05/15/2012 06:31 pm ET Updated Dec 06, 2017

On Mothers in Memoirs

Of my first anthology The May Queen, Charles McGrath wrote in the New York Times that there was a "ghost" in the collection -- "the mother of the essayist, who is variously memorialized or blamed for being too perfect, an impossible role model, or for not sufficiently preparing her daughter for the world of work." His review left me wondering about this ghost as I became a mother. With my second anthology, Because I Love Her, this time on the mother-daughter relationship, I tried to find a way to show a common understanding rather than a skewed perspective on this bond.


I discovered the presence of mothers' ghosts in two beautifully written memoirs Wild and Why Be Happy When You Can Be Normal? To read Jeanette Winterson's books is to know the exquisite torment of envying every bloody word she writes on the page. In her most recent book, Why Be Happy When You Can Be Normal?, she's haunted by the ghost of her adopted mother. Growing up with Mrs. Winterson was not a picnic. She was a depressed religious zealot full of rage and despair that she continually railed on Jeanette and her father. Jeanette eventually made her teenage escape from the madness, but now it seems she's the one who is full of this same rage and despair. On the brink of suicide, she faces her greatest fear, despite the media attention that might ensue as a result, and launches an exhausting search for her birth mother. She discovers a long-lost family (mother, brother, and distant cousins) and a hard-won forgiveness for her adopted mother. She forgives Mrs. Winterson for her deceit, her lies, and for her saddest refrain, that she had taken her from "the wrong crib."

When her birth mother tries to sympathize with her for having endured the burden of such a demented evangelical mother, Winterson is surprisingly defensive of her. She's a monster, but she's her monster. Her fear of abandonment has plagued all of her intimate relationships, making it impossible to co-habitate and create the home she desperately longs for with her companions. She's ever conscious of her choices. Yet she now recognizes, after all these years, that the measure of love is not loss, as she once wrote in her masterpiece Written on the Body, but how much we're willing to give of ourselves. She believes that what we're willing to risk demonstrates what we value most in our lives. I believe Jeanette Winterson may be one of the bravest writers of our time.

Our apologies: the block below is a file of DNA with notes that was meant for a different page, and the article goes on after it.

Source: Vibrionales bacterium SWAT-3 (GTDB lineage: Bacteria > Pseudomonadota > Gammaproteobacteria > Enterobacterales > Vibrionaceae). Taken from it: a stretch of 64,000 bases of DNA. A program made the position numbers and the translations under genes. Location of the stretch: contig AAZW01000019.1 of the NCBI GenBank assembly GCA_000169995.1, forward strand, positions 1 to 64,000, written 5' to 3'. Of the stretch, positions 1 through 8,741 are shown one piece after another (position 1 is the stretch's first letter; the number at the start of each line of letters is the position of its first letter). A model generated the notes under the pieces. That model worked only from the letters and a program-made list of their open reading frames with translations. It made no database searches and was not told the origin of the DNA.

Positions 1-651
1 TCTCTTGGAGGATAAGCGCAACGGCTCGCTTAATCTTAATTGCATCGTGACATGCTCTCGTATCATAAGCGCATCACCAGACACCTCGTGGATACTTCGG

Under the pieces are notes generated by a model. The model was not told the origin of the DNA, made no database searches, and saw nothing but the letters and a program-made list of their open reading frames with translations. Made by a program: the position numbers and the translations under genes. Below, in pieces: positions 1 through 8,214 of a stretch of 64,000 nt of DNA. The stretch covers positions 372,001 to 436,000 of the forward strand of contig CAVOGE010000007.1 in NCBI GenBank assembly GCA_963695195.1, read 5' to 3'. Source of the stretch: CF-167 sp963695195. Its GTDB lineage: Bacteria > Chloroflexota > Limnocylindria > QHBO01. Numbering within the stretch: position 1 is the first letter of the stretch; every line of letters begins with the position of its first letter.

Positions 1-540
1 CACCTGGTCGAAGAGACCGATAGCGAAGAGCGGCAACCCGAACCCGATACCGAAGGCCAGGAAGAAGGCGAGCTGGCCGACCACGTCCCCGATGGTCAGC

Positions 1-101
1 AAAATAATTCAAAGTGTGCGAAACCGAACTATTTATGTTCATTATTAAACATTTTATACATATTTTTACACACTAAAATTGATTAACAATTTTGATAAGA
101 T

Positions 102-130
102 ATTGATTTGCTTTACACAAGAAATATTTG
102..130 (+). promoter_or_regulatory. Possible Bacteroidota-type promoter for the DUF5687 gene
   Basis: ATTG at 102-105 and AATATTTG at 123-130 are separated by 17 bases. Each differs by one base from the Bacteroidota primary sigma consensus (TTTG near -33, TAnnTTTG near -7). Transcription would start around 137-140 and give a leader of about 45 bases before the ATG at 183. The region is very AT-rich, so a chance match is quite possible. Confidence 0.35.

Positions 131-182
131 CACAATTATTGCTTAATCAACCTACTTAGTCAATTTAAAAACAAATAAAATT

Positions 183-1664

Cheryl Strayed, a.k.a "Sugar" to her devoted Rumpus readers, has penned a riveting memoir, Wild, ostensibly about her arduous journey on the Pacific Crest Trail. Of course, her book really tackles the devastating loss of her mother when Strayed was only 22. Her mother had been like a life raft keeping her afloat, but when she dies of cancer at 45, Strayed almost drowns in her self-destructive grief and hopelessness. Somehow by lugging a giant backpack she nicknames "Monster," she begins to bear the unbearable. The PCT endurance test forces her to focus on her survival rather than her emotional pain.

In the passage I found most compelling yet almost too excruciating to read, she remembers admonishing her mother for reading James Michener's books (despite having read and loved many of them) as "not serious like actual literature worth your time." Her mother's humble response neatly dodges her sophisticated judgment. Strayed's regret is palpable as she recalls with sharp pain how she scorned her mother's kindness and rebuked her in the way adolescents often do. All these moments come back to her as she wished she could have been what she had pleaded with her mother to pronounce on her deathbed: the best daughter in the world. And here's the rub, all the while both these writers search for their mother's approval and unconditional love, they can never be the best daughters in the world. They can only be themselves, flawed yet strong enough to endure their painful pasts. One hopes by writing their fierce and evocative memoirs, they can keep their mothers' ghosts at bay.

Nicki Richesin is the editor of four anthologies "Because I Love Her," "Crush," "The May Queen," and "What I Would Tell Her." She is a regular contributor to Daily Candy, 7x7, The Huffington Post, Red Tricycle, San Francisco Book Review, and The Children's Book Review. Find her online at